What they can do is say this parent does or does not have some sort of disorder or a personality issue that could impact on parenting. But in, in, in the same realm, you also have some sort of CAC, which is a certified addiction counselor, who does an analysis of whether or not a parent does or does not have some sort of alcohol issue or a problem with drugs, but that CAC, that counselor cannot make recommendation on a parenting time, the Pirie and the CFI can't. So what else do you have within the evaluation grouping? You can ask the court to have an interview with the child.
Ryan Kalamaya (4m 30s):
It's fairly uncommon. It, it varies depending on the jurisdiction and the age of the child. You can also, and this is a little bit outside or in the gray area of evaluation, but you can also ask for a child legal representative that it is pursuant to CRS 14, 10, 1 16. It must be an attorney. And essentially it is in an attorney for the children. This obviously can get into very expensive territory in the attorney will advocate on behalf of the children. They can't be a witness, but they can appear at any sort of trial in if they are appointed. And there was a hearing now let's move on to dispute resolution. In these grouping of professionals, you have a parenting coordinator, you also have a decision maker.
Ryan Kalamaya (5m 12s):
Most parenting coordinators require or asked to be appointed as decision-makers think, have a parenting coordinator as a, essentially a mediator. And then you also have a decision maker and that is essentially an arbitrator. So we frequently refer to these as PCMs. It's noteworthy that the court can appoint a parenting coordinator, but the court cannot appoint a decision maker unless both parties agree in the, a rationale behind that is that the decision maker is going to be making decisions that parents can agree that they can make decisions. And you need to define the scope of what those decisions are. It can be parenting time, or it could be decisions where a child goes to school, whether or not they played tackle football or some sort of extracurricular activity.
Ryan Kalamaya (5m 56s):
And you have to really define what exactly the PCD M does once the PC DM, if the PC essentially says, you know, you guys can't work this out together, then I'm going to make the decision. Once they do its a binding decision, which can be appealed by the party, assuming the losing party too, the district court, and there can be some fee shifting. There can be a whole bunch of different issues within PCD amps, but that is common dispute resolution. There was a judicial form on a Colorado state website regarding the PCs and DMS are, you also have a, a special master that is a third dispute resolution mechanism. You can have a special master. It could be a former judge.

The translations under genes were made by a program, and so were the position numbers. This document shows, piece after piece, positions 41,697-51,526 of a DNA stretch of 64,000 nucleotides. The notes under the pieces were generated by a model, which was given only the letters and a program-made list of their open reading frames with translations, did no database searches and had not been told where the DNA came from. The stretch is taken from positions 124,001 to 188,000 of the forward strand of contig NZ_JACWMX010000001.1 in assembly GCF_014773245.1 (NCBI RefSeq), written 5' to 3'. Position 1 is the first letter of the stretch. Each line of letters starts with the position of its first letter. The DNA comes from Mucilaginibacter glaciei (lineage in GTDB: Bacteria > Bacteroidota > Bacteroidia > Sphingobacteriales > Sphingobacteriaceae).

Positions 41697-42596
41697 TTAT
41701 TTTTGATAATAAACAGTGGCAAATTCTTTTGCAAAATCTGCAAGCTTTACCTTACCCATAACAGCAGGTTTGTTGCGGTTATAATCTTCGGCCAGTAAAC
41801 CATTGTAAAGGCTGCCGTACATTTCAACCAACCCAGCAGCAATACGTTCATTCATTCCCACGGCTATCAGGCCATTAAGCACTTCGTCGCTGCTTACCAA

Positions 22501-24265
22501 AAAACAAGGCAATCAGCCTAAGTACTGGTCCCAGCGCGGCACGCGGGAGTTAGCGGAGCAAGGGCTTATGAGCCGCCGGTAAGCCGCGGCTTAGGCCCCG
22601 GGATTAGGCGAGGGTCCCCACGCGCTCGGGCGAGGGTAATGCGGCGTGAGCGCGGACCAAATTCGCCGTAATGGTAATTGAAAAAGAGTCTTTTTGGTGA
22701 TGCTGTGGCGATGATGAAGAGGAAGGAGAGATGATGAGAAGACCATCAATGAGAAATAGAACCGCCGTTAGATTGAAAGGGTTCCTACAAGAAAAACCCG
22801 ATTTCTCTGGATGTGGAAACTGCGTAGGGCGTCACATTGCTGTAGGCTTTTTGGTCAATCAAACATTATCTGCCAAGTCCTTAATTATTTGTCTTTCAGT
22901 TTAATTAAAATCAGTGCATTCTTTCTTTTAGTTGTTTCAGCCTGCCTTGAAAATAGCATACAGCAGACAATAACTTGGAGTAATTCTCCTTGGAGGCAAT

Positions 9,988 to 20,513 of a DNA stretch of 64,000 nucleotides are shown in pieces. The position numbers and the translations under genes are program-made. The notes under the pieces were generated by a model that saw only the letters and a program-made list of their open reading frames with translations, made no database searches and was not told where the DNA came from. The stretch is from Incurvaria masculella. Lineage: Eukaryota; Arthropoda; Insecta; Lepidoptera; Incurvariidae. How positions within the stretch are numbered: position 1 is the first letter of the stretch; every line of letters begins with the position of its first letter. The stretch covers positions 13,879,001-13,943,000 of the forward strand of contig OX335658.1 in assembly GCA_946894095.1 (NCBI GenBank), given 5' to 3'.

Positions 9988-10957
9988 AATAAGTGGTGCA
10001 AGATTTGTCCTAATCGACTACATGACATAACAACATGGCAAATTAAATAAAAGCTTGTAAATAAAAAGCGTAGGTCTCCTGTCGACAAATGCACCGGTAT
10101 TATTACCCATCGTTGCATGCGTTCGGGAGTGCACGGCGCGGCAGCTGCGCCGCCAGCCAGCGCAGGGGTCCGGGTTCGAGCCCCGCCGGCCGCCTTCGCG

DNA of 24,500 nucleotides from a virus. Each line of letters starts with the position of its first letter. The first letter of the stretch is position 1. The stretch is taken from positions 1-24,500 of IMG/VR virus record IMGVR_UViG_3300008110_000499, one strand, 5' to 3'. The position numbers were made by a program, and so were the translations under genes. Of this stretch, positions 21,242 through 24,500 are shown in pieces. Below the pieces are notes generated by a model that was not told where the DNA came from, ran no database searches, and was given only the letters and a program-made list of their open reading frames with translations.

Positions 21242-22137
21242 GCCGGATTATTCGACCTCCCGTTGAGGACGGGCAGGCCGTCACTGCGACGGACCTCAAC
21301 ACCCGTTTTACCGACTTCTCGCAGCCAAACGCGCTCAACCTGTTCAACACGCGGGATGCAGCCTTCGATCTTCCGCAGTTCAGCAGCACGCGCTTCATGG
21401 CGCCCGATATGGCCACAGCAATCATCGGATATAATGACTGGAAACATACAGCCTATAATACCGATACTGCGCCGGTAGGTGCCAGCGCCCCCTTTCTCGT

Ryan Kalamaya (6m 36s):
It could be a mediator. It can be an attorney and it can involve things, particularly in such as discovery disputes related to parenting. But you could also have a special master interview, a variety of different professionals, not make recommendations, but just basically pass through and be a Scrivener or a scribe for the court. There's a whole bunch of different things, but you can do with a special master. Again, costs are a concern and it depends on what exactly you are hoping to obtain. Then you also have an arbitration or an arbiter. And so you could with the agreement of the other party, agreed to defer or have somebody else be the arbitrator and you issue a ruling relating to a parenting time.
Ryan Kalamaya (7m 18s):
The reason that you would do this as because normally the arbitrators are going to be faster. So if there's a dispute over a trip to Europe or some, you know, school issue, the arbitrator can make a ruling very quickly. And again, there's some costs, issue, costs involved with that, but that's certainly an option. The final, you know, option within dispute resolution is to ask for the appointment of, or private judge, there is various episodes or other references on this podcast for us, the altitude to the private judge, but that is certainly an option. And if you want to find out more, look forward to more episodes digging into each one of these issues. And you ask an attorney about some of these, if you are involved in a high conflict custody battle until next time I'm Ryan Kalamaya.
Ryan Kalamaya (8m 3s):
Thanks for watching. Thanks for listening or watching this short lesson on the Divorce at Altitude podcast. If you found this helpful, please leave a review or to share with a friend. It does help for others that are going through or thinking about a divorce in Colorado. If you want to find out more information, please visit Kalamaya a law or Divorce at Altitude dot com. That's K a L a M a Y a t.law. Or remember, this is the educational information is not intended to be a legal advice. Please consult with an attorney about particulars of your case or having to answer questions. Feel free to give us a call at nine seven oh three one five to 3 6, 5.